London-based design studio Priestmangoode has just opened a ‘Get Onboard: Reduce. Reuse. Rethink’ exhibition at the Design Museum in London. As we just highlighted in our questions surrounding amenity kits, there is an increasing movement to explore ways that we can use design thinking and material innovation to address the vast issue of waste in travel, something that this new exhibition covers. Over the coming years design studios and passenger habits will start to affect the supply of products and services.
There are some exciting innovative ideas at play at the exhibition and its certainly worth investigating. The key area of focus for the exhibition is the meal service. The driving factors here were to reduce weight – a key factor in aviation design – and minimise waste.
In an bid to reduce the vast amounts of single use plastic that come with meal deliveries – which average an estimated 500g per person per long haul flight – PriestmanGoode has explored a vast range of food safe materials that have been developed for the catering industry, from cups made from coffee grounds, to algae, bamboo and rice husk.
PriestmanGoode has selected some of these materials to re-imagine what the meal tray could look like, using edible, biodegradable and commercially compostable materials. The idea is to eliminate plastic waste, and to replace like for like. Elements that are currently rotable (washed and reused), like the tray itself, would continue to be so, and elements that are discarded, like single use plastic, would be replaced with a sustainable alternative.
Materials were also chosen to reflect the contents of the food within eg. Side salads would feature a banana leaf or algae lid. The main meal lid has been designed to stock all waste items and close into a compostable pack, for more efficient disposal.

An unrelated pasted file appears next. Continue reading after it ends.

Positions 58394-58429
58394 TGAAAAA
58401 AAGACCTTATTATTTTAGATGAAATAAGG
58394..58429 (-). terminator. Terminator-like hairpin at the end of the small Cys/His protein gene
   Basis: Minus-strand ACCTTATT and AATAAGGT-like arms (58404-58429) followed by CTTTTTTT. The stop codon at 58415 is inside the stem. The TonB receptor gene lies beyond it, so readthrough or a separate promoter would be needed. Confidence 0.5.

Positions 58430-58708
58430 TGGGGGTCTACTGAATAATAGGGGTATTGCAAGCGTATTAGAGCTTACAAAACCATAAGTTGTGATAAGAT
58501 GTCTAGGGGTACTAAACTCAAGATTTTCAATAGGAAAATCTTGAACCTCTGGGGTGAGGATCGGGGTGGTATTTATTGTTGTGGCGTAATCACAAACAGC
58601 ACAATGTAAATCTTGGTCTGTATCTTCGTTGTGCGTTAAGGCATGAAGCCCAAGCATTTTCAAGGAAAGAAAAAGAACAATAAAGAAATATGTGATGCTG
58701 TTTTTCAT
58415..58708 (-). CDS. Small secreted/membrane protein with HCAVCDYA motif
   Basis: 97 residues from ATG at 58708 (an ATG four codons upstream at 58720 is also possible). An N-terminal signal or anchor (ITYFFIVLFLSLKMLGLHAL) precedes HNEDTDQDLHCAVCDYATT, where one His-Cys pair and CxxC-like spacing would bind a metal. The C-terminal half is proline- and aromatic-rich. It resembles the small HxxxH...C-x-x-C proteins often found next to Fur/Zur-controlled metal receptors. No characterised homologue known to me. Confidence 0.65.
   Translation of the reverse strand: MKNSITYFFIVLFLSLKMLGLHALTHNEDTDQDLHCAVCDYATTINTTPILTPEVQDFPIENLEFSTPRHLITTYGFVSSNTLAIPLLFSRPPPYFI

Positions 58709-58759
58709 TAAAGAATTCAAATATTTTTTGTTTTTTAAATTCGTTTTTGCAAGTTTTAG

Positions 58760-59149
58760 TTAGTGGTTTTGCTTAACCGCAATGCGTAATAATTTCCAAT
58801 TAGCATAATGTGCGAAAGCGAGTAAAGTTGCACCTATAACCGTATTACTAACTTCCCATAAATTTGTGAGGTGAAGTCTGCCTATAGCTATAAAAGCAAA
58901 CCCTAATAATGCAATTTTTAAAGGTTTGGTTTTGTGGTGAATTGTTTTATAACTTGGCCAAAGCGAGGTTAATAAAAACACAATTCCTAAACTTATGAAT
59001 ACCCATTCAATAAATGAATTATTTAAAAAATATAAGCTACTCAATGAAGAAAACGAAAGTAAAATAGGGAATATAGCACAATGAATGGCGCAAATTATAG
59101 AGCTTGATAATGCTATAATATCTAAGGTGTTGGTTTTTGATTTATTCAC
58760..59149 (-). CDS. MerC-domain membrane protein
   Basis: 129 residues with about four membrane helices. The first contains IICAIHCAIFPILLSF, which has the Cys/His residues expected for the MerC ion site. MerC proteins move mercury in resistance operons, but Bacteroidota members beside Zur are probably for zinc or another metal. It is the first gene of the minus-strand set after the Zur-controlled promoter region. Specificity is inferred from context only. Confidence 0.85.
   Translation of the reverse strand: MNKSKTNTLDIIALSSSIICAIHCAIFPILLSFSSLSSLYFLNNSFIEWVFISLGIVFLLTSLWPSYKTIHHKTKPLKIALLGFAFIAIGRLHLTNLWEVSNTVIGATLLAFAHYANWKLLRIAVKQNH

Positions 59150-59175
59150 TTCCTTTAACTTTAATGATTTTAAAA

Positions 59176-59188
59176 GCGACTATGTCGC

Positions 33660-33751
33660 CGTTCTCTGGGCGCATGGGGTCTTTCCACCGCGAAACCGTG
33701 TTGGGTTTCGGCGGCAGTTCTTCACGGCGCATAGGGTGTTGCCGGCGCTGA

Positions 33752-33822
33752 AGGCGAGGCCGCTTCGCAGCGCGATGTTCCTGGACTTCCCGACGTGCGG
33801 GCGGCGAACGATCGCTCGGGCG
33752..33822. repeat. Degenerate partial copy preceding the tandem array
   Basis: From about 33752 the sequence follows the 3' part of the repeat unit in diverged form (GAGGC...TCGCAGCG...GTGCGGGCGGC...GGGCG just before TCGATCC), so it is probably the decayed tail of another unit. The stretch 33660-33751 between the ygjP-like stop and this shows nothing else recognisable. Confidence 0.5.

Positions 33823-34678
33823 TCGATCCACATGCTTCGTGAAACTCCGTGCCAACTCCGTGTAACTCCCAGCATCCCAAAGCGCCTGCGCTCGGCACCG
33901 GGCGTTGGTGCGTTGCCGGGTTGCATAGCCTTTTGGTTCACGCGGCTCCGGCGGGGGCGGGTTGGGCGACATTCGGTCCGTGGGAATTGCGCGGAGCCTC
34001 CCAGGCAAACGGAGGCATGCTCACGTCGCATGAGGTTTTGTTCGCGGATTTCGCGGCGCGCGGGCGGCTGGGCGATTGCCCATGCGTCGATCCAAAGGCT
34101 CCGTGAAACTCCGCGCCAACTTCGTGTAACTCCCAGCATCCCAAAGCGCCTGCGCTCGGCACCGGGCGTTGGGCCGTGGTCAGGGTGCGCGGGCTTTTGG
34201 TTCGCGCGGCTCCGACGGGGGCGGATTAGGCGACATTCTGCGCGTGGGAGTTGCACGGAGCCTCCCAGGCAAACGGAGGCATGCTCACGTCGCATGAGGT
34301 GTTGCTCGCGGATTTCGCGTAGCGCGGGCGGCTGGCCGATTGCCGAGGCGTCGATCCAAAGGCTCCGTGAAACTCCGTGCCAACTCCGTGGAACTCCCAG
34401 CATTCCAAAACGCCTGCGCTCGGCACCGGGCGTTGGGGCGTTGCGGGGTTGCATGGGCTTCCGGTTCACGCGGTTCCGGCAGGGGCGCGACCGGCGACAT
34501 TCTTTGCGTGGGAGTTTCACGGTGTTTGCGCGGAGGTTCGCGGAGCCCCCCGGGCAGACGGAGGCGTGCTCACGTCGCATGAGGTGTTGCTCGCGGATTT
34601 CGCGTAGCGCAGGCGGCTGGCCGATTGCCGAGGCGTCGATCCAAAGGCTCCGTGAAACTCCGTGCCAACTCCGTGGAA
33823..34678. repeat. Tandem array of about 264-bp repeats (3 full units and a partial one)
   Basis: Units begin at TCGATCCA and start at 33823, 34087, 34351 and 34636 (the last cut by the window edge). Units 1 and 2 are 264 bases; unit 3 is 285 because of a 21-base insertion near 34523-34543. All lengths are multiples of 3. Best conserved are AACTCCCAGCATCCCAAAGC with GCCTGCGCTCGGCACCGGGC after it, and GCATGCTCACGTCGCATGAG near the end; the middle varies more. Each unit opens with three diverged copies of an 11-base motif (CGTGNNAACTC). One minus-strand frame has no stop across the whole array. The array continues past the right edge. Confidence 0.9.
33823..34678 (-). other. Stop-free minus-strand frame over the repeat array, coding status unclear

But the company, working closely with its China office, didn’t stop there. Understanding that airports are already starting to embrace recycling initiatives like Heathrow’s water dispensers to refill plastic bottles, Priestmangoode looked at other initiatives.
PriestmanGoode’s proposal to passengers requirements for water is a bottle made from biodegradable and commercially compostable bioplastic and cork. The bottle has been designed for repeated, but short-term use, for example the length of a holiday, and is designed to address the impulse buy at airports and stations.
The shape of the bottle has been specifically designed to be more efficient for travel, and fits within the literature pocket of an aircraft seat back without infringing on valuable passenger space. The shape is also more efficient for packing, shipping and retail.
The exhibition also covers elements such as passenger service and cabin materials. These include materials like ECONYL, a regenerated nylon yarn made from fishing nets from the oceans and aquaculture. Other materials include seaweed yarn and textile dye, pineapple wood, and tasman recycled glass.
With design studios highlighting these new technological and environmental advancements, could it be that in 5 years time, these initiatives become mainstream. While the airline industry is notoriously slow to adapt to new technologies due to the complicated certification processes and supply chains involved, concepts that utilise sustainable materials should be fast-tracked.
The Big Picture